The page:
Henry Raine & Raine's Foundation Schools ~ Marriage Portions


Henry Raine
(1679-1738) was a wealthy local brewer and devout churchman, born into a Wapping family of brewers, where he became proprietor of the Star Brewhouse at New Crane Wharf.  In 1714 he built Hurst House [right] at Woodford in Essex - anticipating the move of many later East Enders who made good! - which was also known as 'The Naked Beauty' because of one of its statues. (It was here that Sir Winston Churchill, the local MP, heard of the peacetime sinking of Thetis in July 1939. Its current owners are keen to record Raine's life and links with the house.)

On 13 August 1725 he married Sarah Petre, daughter of a sea captain from Mile End New Town. She died on 26 February the following year, and was buried in the churchyard of St George-in-the-East (he was closely involved with the founding of the parish) even though the church was not yet complete. He never remarried; when he died, he was buried near her - see below for his memorial.

In 1719 Henry Raine re-organised a charity school (founded three years earlier in Fawdon Fields) to provide education for 50 boys and 50 girls from the neighbourhood of Wapping-Stepney, with a resident master and mistress, in Charles Street off Old Gravel Lane [now Raine Street, off Wapping Lane] - an area which at that time was within the parish of St George-in-the-East. His money was supplemented by donations and charity sermons. He wrote rules for pupils and staff - of which the parish holds a copy.

The building still stands - the stone over the door bears the school motto (above) and the date, and in niches on either side are statues of a boy and a girl in the school uniform [right]. These are copies; the originals moved with the school when it moved elsewhere, and are now preserved inside the current school premises. The building has been used for many purposes since the school left; for a time, St Peter's Church next door used it as a base for work with men and boys, funded by Radley College - one of the clergy held the title of Radley College Missioner. It is pictured below in a state of dereliction in 1949, but now, as Raine House, it is a community centre, and also houses the offices of the Academy of St Martin in the Fields.

In 1736 Raine's Asylum, or Hospital [left], was established nearby as a boarding school for 40 girls, selected after two years education at the charity, or lower, school and trained by a matron for four years for domestic service. (Lesley O'Connell Edwards, 'Teaching the Poor to Knit' in Knitting Traditions (2013), records that the mistress was paid  £20 a year to teach knitting, sewing, reading 'and the like', and that the older girls were expected to earn the salaries of the mistress and cook with their sewing and needlework.) The Asylum was endowed with freehold lands in Blackfriars and Castle Street, Stepney and stock from the South Sea Company; this was to provide for the board and clothing of the girls, together with £210 annually for two marriage portions and two wedding festivals (see below). William Simpson, first Rector of St George-in-the-East, was appointed Chairman or Treasurer of the Trustees (46 of them!) who were incorporated by an Act of 1780, with much complicated documentation. By then, the area was changing rapidly and becoming increasingly populous; the construction of London Dock in 1802 forced the Asylum to sell large amounts of freehold property. At the same time many of the schools' patrons were moving away from the area. In 1816 they affiliated to the newly-formed National Society. The Revd R. Tanaylon was the 'minister' in 1818. As the 1816 Report of the Select Committee on the Education of the Lower Orders in the Metropolis (Minutes of Evidence, p84) and the 1819 Report from Commissioners: Charities in England for Education of the Poor (Appendix to the First Report p305) show, there were problems. In the latter report one of the Trustees, Matthew Moody gave evidence, confirmed as true by John Verrall, master of Raine's for 35 years, to this effect (full evidence here):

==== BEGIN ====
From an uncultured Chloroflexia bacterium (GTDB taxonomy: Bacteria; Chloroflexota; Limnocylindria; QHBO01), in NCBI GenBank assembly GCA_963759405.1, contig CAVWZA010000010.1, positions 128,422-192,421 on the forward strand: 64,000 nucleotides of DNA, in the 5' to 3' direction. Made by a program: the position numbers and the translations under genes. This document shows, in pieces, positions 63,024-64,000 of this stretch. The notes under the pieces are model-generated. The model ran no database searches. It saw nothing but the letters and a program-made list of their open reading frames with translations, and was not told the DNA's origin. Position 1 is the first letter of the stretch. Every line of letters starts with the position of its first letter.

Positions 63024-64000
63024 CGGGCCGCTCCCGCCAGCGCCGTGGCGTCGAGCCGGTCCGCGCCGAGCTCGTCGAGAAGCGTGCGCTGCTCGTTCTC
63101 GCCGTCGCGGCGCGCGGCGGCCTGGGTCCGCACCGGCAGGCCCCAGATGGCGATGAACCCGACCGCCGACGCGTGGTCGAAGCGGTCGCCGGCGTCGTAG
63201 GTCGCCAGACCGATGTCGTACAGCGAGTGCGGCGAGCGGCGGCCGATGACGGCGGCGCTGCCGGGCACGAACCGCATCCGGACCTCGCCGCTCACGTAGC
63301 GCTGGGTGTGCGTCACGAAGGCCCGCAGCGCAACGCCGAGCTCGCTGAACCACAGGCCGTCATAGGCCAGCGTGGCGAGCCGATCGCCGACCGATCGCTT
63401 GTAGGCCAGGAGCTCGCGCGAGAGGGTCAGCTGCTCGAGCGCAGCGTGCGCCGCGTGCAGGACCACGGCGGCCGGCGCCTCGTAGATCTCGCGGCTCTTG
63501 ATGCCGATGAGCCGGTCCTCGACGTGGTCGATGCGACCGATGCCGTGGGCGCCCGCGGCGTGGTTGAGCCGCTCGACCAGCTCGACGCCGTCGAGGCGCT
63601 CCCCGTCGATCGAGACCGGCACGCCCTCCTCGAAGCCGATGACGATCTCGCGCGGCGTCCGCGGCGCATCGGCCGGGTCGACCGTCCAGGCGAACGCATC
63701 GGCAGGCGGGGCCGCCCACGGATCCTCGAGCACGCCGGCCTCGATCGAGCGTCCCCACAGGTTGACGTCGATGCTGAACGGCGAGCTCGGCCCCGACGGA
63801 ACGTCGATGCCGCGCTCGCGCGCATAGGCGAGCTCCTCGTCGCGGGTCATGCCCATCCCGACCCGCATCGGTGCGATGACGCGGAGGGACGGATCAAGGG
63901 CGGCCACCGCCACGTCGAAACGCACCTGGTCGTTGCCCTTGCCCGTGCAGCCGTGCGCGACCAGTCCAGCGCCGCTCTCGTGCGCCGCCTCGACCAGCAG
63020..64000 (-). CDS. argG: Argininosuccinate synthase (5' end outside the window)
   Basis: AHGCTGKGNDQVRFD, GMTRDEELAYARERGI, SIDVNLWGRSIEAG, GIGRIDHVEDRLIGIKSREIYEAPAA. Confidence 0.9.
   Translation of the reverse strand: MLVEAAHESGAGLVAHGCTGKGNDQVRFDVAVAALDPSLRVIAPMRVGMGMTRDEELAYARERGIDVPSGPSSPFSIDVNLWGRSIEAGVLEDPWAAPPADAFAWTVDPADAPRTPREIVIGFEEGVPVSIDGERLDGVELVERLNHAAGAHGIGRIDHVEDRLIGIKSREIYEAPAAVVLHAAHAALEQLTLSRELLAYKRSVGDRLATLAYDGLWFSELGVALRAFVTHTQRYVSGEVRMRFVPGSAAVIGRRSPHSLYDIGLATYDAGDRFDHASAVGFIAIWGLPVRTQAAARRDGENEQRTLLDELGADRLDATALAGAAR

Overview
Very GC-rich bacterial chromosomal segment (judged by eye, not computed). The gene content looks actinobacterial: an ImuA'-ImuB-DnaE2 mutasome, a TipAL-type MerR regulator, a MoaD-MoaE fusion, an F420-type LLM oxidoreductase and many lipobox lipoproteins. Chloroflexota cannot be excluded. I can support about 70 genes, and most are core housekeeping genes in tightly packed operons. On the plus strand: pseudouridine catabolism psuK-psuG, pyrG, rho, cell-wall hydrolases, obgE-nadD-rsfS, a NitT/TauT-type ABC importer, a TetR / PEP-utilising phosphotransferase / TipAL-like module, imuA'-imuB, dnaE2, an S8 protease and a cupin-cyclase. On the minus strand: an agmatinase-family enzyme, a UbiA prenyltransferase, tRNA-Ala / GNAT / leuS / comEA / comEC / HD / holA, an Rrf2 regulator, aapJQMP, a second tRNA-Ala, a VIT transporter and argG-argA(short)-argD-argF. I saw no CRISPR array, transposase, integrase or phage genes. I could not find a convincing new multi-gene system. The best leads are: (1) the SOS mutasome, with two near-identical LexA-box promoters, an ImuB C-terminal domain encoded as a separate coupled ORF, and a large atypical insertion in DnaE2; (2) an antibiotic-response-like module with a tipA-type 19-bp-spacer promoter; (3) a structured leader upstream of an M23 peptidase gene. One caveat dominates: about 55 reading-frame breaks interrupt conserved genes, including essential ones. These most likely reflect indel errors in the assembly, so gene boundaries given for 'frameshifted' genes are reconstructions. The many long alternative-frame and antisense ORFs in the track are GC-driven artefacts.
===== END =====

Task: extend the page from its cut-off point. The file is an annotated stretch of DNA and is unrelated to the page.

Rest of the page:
Is your income at present equal to your expenditure?—I believe it is; but it would not be sufficient if it were not for the occasional falling in of the marriage portions [see below].
In what state of repair are the school buildings?—They-are in very bad repair; less than £1,500 would not suffice for the repairs. On the ist May 1817, a voluntary subscription was entered into by the trustees towards a repairing fund, which now amounts to the sum of £179. 8s. 6d. vested in the long annuities, to accumulate until it amounts to £1,000, and never to be reduced below £500. This stock is in the names of the Rev. Robert Farington, D. D. rector, Christian Splidt, Matthew Moody, and William Sharp Handasyde, Esquires. I fear we must sell out part of our stocks, which must lead to a reduction ot our establishment.
Are you led to any greater expenses of repair, by the union of the national school with yours?—I think not.

In the event, a new building was erected at the rear of the Asylum in 1820, and St George's National School was founded within the site of Raine's schools, to plans of 1856 by Andrew Wilson of Cannon Street Road [held at the London Metropolitan Archives]. From 1780 there had been St George's Scholars within the boys school and close links were maintained with the parish branch of the National Society, in association with the Middlesex Schools Society.  This school amalgamated with the boys school in 1877.

Under the 1870 Education Act the state took up the running of elementary education; so the Trustees (whose duty was to provide free education unavailable elsewhere) decided to raise and extend the education given by the foundation. Because the Docks had separated the schools from the parish, the boys school moved in 1875 to 125 Cannon Street Road [left, then - note the 'School of Cookery' sign - see here for this site's later use as a Jewish boys' club - in 1971 and today], and the girls school moved in 1885 to the site of the former chapel across the road [right - plus the site as shown on Goad's 1899 insurance map; also a group of boarders on the church steps in 1875]. See here for Rector Harry Jones' 1875 comments on the Foundation. The Corporation of Governors and Trustees of Raine's Charities was dissolved and a new governing body, served by a Clerk, was created to administer the Foundation in 1880; the Asylum was closed in 1883. A few years later, the schools became secondary schools - boys in 1897, girls in 1904, to create a 'dual secondary school' from 1904-1913. The endowments now maintained 100 free scholarships focused on technical training, with close links to the London Technical Institute's City and Guilds College. From 1877 to 1904 there was also a preparatory school.